I was hundreds of feet in the air on a tiny perch of stone, teeth chattering in the freezing shade, and I’d just given up.  The sun was just around the corner, tauntingly warming the NE face of Mt Stuart while slyly dodging our slow but steady upward ascent.  I’d planned on leading the pitch that I was now belaying, as I had belayed or followed all other pitches on the route, but this just wasn’t my climb.

Three weeks earlier I was in Portland, my new home again, and I was pulling out my hair trying to finish the last week of a summer course of physics without giving up on that too.  It was the kind of week when I’m tempted to buy a plane ticket in the wee hours of the morning, out of ill judgement and the bursting need for escape that grows under the pressure of unshirked responsibility.  It was during that week that I’d started to browse Nelson’sSelected Climbs in the Cascades and Fred Beckey’s Cascade Alpine Guide, hunting around for a dream.  The North Ridge of Mt Stuart caught my eye.  Just two hours later, the physics was forgotten and I’d drawn up a plan, complete with maps and hourly breakdown of the approach and climb, to pull off the route during a two-day window between shifts in the ER. One day and an one email to my long-time partner later, the trip was scheduled.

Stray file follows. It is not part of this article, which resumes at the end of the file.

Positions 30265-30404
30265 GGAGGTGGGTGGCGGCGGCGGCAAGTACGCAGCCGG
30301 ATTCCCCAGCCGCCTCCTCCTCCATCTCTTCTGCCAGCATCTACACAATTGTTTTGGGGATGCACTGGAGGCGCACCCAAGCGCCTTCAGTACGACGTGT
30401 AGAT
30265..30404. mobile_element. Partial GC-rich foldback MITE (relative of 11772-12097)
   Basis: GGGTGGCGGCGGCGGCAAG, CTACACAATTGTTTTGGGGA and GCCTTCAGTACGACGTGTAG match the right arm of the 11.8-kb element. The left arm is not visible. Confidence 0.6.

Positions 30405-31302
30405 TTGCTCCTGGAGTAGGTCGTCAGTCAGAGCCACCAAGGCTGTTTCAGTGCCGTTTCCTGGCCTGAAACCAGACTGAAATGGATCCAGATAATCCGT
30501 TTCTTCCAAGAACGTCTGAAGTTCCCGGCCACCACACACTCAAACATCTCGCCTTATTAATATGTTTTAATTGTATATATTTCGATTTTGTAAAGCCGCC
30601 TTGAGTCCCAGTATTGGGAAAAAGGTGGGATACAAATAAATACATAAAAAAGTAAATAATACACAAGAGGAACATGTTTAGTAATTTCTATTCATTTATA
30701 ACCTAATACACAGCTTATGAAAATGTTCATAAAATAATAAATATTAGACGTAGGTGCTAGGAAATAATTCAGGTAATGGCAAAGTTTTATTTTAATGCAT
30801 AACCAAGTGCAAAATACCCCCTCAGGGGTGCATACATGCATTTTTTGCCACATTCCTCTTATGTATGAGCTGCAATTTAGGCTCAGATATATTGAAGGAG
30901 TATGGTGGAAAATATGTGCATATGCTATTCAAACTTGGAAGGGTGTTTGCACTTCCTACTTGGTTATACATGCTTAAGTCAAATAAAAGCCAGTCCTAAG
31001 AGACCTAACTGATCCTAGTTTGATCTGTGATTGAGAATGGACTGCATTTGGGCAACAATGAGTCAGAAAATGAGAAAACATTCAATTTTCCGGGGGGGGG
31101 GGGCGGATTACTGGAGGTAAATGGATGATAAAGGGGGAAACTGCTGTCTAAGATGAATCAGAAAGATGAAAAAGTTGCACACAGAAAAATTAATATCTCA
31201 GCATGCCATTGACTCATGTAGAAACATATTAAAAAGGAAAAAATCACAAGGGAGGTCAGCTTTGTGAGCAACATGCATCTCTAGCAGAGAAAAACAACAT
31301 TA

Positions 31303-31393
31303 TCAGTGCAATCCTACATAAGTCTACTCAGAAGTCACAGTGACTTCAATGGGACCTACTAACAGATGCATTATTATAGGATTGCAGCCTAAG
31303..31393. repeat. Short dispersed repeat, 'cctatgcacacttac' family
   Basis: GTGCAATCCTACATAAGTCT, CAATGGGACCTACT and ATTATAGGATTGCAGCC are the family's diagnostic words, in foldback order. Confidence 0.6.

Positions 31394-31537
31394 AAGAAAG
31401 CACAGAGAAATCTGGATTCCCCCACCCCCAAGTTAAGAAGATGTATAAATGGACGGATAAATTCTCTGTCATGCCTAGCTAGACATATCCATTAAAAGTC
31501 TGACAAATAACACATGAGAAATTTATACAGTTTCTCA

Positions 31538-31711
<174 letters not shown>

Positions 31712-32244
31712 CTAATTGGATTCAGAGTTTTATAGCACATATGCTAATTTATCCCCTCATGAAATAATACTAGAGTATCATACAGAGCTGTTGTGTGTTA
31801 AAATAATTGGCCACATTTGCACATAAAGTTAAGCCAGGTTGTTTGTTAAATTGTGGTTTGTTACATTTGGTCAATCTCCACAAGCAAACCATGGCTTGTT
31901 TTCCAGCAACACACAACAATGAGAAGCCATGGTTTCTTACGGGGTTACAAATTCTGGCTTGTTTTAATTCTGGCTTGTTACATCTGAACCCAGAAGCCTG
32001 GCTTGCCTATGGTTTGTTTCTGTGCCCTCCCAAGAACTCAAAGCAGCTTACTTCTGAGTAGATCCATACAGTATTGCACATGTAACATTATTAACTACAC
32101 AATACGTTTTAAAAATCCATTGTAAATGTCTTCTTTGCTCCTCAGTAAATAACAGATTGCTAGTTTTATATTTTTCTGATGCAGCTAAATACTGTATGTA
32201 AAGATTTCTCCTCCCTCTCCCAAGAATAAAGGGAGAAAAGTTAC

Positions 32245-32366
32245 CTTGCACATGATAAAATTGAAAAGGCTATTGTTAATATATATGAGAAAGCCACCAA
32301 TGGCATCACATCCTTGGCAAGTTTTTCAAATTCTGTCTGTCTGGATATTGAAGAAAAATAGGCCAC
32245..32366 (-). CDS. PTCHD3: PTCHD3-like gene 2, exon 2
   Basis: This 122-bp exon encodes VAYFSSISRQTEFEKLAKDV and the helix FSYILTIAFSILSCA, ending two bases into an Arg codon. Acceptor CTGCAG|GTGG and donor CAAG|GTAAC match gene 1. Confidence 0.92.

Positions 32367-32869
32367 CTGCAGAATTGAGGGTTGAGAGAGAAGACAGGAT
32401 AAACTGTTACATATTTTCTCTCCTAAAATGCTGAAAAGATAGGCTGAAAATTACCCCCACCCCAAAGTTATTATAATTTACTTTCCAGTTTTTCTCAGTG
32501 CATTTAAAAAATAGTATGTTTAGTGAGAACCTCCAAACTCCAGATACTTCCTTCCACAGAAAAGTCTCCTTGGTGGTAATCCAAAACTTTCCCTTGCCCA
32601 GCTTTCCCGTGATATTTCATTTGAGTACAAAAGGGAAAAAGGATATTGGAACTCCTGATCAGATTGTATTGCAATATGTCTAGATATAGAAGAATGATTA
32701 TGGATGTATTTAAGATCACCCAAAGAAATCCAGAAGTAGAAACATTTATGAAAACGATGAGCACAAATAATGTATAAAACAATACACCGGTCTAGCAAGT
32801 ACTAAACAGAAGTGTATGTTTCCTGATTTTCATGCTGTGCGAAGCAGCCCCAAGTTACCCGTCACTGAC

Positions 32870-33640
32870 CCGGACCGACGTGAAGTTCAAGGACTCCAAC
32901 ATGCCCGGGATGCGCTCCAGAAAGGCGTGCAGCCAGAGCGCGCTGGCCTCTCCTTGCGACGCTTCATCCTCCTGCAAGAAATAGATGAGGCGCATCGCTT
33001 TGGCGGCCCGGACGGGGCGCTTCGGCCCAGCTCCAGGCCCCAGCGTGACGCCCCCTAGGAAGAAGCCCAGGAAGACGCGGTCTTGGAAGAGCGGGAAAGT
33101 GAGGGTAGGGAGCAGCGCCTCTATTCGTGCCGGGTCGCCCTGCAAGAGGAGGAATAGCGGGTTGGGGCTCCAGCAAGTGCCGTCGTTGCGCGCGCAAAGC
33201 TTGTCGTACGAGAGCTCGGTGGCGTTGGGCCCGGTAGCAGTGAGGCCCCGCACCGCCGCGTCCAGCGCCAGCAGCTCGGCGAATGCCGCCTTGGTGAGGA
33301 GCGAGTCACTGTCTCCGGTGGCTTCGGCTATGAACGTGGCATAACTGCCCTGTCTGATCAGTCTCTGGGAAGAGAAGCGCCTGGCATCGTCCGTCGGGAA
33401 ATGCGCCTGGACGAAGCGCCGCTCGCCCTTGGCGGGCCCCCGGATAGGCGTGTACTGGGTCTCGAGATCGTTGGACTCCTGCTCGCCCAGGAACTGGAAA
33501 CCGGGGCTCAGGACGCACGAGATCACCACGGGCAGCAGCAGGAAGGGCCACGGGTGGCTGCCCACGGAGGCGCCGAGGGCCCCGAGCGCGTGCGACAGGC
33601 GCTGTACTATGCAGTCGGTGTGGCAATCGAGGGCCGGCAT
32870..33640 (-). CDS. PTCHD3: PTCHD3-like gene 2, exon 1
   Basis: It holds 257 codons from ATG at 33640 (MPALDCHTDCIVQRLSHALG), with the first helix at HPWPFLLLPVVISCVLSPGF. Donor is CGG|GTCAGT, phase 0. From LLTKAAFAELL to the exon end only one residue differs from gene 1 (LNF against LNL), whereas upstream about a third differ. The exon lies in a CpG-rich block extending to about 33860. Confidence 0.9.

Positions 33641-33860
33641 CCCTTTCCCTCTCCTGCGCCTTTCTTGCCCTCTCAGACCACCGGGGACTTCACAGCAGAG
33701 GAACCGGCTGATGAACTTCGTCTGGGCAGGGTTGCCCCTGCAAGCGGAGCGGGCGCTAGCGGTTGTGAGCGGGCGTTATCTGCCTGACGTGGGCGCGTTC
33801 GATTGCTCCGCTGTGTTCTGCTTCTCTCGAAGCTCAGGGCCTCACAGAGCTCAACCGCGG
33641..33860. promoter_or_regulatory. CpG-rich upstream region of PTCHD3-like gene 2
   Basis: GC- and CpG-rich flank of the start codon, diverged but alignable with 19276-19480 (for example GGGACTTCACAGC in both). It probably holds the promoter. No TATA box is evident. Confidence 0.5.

In the weeks preceeding, I climbed at the gym wearing a pack, traversing for hours rather than pulling down hard on boulder problems as I usually do.  I went running, biking, gave up beer, packed and repacked. I thought that I was prepared. I felt lean and mean, and I was excited to go after the biggest climb that I’d yet attempted. I studied the topo, trip reports, maps, and I visualized successful and calm movement over the climb.

And now, sitting at the small belay perch between the first and second crux pitches of the Upper North Ridge of Mt Stuart (IV 5.9, 17 pitches, 1600′) I forgave myself and gave up hope of regaining my dignity for the day.  All day I’d followed Alex along the ridge, simul-climbing rhythmically, sometimes haltingly, but never feeling at ease.  The terrain was easy, even with a pack, and though I’d felt invincible and fit on the approach, I now felt like I needed to crawl out of my skin. The exposure around me should have been thrilling, but I resisted it and grew stressed by the remoteness and commitment of our position.

 

Alex Catching First Light on the Bivy Perch, North Ridge of Mt Stuart, WA